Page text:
Fish Oil May Lower Breast Cancer Risk in Women
LONG-TERM INTAKE OF FISH OIL MAY LOWER BREAST CANCER RISK IN WOMEN
There are several different classifications of breast cancer. Recent research adds strong support to the use of fish oil in reducing the most common classification, known as invasive ductal carcinoma.
A study conducted by researchers at the Fred Hutchinson Cancer Research Center in Seattle, Washington, included 35,016 postmenopausal women between the ages of 50 and 76. Participants were members of the VITamins And Lifestyle (VITAL) study group. Subjects completed a 24-page baseline questionnaire that asked about recent (current versus past) supplement use. Frequency and duration of supplementation were also recorded. The women were asked specifically about the use of supplements other than basic vitamins and minerals.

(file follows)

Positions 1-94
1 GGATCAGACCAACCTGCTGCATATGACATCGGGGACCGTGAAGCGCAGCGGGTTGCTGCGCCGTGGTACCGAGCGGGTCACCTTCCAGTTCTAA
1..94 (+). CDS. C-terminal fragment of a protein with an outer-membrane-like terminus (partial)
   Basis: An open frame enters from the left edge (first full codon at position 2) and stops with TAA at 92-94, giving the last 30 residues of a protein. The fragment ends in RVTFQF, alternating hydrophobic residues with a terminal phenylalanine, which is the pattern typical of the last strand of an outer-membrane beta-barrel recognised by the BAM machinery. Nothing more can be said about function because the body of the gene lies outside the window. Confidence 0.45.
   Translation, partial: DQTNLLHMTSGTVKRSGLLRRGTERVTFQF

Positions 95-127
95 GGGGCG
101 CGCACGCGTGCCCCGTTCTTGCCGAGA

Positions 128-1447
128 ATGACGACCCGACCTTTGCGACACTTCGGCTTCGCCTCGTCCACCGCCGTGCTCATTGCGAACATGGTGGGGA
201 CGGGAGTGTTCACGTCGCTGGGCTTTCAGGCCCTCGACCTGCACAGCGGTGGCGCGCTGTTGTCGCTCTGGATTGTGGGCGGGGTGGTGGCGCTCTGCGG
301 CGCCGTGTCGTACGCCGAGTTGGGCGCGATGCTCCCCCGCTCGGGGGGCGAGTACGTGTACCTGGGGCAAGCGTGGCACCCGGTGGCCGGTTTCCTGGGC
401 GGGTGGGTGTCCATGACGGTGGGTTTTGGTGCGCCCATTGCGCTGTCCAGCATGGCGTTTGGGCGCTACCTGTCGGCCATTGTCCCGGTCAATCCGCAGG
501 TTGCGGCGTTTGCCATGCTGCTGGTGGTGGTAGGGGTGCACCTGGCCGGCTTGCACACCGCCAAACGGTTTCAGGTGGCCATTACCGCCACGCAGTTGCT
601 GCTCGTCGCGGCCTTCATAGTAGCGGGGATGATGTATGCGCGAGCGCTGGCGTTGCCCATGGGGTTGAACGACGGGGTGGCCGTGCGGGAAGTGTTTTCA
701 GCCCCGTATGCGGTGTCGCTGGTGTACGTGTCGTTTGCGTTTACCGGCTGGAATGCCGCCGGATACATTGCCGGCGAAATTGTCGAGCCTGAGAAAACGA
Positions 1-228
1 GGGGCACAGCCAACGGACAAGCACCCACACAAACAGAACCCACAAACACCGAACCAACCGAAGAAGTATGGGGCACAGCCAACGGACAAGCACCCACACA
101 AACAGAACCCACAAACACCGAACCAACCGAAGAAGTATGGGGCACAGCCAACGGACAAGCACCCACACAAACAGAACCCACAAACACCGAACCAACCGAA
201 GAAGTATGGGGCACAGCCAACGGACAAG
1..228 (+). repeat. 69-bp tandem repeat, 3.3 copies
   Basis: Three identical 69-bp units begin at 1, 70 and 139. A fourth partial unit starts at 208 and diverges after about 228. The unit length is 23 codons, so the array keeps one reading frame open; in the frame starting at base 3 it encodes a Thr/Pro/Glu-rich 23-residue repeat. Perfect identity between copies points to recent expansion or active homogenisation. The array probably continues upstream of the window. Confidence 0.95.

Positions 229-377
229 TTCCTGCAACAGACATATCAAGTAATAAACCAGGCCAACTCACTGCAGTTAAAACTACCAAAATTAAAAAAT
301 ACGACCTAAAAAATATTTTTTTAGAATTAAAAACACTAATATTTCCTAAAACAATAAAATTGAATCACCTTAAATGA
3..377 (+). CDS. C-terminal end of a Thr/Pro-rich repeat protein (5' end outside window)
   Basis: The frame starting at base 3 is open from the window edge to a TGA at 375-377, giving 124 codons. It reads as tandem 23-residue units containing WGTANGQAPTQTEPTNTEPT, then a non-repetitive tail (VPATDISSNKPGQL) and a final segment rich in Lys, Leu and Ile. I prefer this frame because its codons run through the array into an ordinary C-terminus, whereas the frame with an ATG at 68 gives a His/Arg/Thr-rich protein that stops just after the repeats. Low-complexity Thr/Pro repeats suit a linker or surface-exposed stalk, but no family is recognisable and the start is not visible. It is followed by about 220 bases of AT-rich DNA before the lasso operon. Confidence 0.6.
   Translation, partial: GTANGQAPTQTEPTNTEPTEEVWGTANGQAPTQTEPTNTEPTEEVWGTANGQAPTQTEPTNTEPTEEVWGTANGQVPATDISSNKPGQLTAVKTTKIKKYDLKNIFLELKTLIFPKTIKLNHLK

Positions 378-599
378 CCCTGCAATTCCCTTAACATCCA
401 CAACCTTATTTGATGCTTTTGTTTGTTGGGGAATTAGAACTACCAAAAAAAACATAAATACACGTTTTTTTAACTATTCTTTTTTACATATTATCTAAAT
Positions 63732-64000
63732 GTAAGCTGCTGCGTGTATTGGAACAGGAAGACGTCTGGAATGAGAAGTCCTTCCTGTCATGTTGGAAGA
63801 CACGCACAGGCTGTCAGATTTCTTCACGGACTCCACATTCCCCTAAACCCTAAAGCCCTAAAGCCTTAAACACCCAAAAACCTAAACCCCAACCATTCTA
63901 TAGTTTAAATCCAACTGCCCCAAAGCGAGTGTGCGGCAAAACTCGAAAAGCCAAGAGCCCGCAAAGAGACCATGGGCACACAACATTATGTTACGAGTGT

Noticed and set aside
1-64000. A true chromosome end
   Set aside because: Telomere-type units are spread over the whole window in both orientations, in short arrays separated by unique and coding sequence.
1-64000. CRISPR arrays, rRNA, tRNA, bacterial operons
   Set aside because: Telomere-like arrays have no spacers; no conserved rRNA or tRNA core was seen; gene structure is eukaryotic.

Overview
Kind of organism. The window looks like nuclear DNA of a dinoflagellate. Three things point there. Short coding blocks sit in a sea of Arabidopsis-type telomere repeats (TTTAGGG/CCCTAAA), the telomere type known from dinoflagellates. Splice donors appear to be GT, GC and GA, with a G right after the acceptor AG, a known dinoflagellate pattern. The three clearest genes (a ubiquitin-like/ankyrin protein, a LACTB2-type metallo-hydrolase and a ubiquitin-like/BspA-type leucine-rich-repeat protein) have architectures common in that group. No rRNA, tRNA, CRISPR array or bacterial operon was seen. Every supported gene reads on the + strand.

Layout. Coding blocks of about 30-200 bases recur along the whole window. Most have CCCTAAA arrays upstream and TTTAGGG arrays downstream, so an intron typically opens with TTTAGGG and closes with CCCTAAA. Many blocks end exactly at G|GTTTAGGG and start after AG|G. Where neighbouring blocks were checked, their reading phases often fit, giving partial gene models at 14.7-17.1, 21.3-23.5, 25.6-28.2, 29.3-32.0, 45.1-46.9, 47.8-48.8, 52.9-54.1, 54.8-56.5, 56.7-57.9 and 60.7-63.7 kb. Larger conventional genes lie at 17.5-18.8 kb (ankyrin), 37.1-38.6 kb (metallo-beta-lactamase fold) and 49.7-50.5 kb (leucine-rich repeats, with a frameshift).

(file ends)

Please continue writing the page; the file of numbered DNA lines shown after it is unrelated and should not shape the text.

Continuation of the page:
After six years of follow-up, researchers found that regular use of fish oil supplements was associated with a 32 percent reduction in breast cancer risk. The reduced risk was limited to the most common form of breast cancer (the aforementioned invasive ductal carcinoma), which represents nearly 80% of diagnosed breast cancer cases. The highest level of benefit was also determined to be in women who were current users of fish oil.
Fish oil is a rich source of EPA (eicosapentoaenoic acid) and DHA (docosahexaenoic acid), two omega-3 fatty acids that have been studied extensively for prevention and treatment of various health conditions, including heart disease, arthritis and inflammatory conditions, macular degeneration, and depression. The results from this study give strong support to the possibility that regular fish oil consumption may also be associated with a reduced risk of the most common form of breast cancer.
Brasky TM, Lampe JW, Potter JD, Patterson RE, White E. Specialty Supplements and Breast Cancer Risk in the VITamins And Lifestyle (VITAL) Cohort. 2010. Cancer Epidemiol Biomarkers Prev 19(7):1696-708.
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